Suppliers
• Launching clinically superior
products (R&D)
• Traditional efficacy to clinical
effectiveness
• Outcome-based
reimbursement
• Drug knowledge sharing
• Enhanced, coordinated experience
• Improved outcomes
• Better access
Problems with IT and public reporting
1.
Legacy data systems that use different
vocabularies or standards and require
workarounds to make data reportable
2.
Inefficient methods to gather clinical data,
such as manual chart abstraction and
interpretation of claims codes;
3.
Mistrust among stakeholders, especially
when they do not perceive any benefit to
sharing or reporting data;
4.
Intermediaries who may need to receive
reports as well
5.
Real and perceived restrictions on the
ways data can be identified and used
What kind of payment infrastructure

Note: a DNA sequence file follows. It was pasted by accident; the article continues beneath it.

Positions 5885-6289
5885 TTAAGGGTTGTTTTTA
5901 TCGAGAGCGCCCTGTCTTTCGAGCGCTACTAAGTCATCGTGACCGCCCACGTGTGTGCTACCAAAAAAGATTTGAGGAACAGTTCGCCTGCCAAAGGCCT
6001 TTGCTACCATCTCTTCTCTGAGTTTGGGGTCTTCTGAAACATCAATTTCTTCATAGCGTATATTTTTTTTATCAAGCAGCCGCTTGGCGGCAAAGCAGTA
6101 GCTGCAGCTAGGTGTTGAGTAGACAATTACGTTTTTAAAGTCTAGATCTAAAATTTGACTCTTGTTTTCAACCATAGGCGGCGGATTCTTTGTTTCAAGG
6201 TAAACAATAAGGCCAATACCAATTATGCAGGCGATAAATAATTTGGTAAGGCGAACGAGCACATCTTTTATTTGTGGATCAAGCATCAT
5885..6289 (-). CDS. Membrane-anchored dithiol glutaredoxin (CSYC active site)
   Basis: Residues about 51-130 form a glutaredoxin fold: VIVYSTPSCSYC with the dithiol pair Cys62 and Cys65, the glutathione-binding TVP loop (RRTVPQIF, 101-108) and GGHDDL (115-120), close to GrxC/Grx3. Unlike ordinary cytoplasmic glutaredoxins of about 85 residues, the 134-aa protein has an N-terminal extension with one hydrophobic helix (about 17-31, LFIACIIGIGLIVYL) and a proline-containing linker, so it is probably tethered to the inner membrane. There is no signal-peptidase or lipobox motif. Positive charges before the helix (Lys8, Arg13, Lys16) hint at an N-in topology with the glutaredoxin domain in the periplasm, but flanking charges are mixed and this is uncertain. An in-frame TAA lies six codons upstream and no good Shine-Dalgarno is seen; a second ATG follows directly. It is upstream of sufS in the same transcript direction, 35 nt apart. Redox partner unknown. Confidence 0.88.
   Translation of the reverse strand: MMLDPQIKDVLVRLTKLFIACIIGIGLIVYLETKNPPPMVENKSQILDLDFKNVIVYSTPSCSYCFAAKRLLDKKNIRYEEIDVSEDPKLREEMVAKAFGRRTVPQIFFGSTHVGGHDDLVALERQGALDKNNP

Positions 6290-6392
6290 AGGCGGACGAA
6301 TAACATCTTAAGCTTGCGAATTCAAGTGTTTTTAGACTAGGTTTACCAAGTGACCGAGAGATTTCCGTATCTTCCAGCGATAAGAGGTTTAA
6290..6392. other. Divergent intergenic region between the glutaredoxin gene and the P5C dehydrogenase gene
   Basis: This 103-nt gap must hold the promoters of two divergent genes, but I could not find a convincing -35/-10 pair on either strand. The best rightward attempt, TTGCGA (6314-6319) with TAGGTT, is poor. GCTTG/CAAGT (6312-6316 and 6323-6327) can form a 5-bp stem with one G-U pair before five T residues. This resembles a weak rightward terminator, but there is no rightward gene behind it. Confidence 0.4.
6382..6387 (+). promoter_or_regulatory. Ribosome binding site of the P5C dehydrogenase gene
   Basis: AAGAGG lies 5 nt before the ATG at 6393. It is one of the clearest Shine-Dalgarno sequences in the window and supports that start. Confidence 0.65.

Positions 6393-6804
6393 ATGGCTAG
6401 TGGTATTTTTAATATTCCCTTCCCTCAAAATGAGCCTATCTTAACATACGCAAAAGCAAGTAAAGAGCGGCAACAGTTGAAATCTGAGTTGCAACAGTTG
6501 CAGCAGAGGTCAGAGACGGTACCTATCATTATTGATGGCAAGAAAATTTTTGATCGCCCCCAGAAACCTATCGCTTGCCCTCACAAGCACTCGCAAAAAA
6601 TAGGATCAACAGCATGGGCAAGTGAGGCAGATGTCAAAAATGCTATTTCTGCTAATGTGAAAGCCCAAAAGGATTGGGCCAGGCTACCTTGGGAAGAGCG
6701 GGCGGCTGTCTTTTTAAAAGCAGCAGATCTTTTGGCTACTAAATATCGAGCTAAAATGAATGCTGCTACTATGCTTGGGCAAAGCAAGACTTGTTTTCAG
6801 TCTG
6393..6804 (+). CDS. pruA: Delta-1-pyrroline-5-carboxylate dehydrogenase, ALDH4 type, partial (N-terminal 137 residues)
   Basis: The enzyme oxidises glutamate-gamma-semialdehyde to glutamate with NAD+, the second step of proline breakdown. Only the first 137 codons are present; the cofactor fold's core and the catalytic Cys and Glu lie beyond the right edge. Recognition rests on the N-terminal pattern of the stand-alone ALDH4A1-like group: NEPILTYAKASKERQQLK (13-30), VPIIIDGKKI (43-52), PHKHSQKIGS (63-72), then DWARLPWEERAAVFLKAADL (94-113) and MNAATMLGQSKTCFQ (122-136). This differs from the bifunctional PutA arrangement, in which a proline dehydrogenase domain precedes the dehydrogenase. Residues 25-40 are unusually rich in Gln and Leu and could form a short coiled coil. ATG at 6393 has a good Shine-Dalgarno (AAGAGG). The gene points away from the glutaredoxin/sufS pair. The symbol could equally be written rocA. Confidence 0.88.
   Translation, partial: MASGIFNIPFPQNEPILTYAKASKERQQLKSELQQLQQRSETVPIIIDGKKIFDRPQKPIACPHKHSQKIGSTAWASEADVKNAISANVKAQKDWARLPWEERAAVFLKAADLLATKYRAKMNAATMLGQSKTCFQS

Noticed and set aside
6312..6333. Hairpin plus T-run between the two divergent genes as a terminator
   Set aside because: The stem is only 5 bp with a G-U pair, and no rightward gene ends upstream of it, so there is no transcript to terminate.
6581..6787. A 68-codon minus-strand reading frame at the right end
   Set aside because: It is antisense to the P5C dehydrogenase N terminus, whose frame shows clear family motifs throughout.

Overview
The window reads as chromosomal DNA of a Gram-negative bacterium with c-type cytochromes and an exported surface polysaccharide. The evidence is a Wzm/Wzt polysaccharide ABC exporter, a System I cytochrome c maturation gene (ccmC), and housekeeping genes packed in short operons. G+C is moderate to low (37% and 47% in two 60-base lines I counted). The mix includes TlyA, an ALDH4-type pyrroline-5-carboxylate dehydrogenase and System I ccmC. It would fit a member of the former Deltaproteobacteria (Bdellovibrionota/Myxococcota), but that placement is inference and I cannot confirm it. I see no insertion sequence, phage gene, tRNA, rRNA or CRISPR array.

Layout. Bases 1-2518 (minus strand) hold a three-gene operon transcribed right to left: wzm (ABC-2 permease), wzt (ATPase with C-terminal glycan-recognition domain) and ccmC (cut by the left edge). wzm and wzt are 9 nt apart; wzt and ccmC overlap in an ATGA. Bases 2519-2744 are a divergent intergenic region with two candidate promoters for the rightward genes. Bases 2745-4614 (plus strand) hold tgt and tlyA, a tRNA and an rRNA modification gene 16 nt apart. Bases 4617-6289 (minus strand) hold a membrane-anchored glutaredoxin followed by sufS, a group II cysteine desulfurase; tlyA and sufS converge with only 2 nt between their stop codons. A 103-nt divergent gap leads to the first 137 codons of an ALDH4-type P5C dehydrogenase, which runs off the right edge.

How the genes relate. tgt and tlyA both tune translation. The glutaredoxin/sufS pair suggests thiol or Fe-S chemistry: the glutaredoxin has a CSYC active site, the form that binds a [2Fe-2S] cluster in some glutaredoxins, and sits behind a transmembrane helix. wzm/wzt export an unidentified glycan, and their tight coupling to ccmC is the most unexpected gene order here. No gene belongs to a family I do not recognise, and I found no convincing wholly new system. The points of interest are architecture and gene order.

is needed?
Organizations seeking to become ACOs are required to have “an infrastructure that
enables ACOs to collect and evaluate data, and provide feedback to ACO
providers/suppliers across the entire organization including providing information
to influence care at the point of care.”
•
Systems that support providers in capturing, calculating, and reporting quality
measures
•
Technology that can accept, transform, and aggregate data into local, state, and
national systems (ex. databases, registries);
•
Tools to analyze data and produce actionable and consumable feedback for various
stakeholders including providers and consumers; and
•
Security systems that meet federal and state requirements to maintain patient privacy
and protect identifiable patient information
Is my organization ready for
a new payment model?
A typical CAH reports measures to 15 different entities including CMS, the Centers
for Disease Control, state hospital associations, health departments, quality
improvement organizations and private payors.
Do we as a healthcare system have the
infrastructure needed?
Breaking down a public reporting
requirement
• Sections 6055 and 6056 of the Affordable Care Act impose information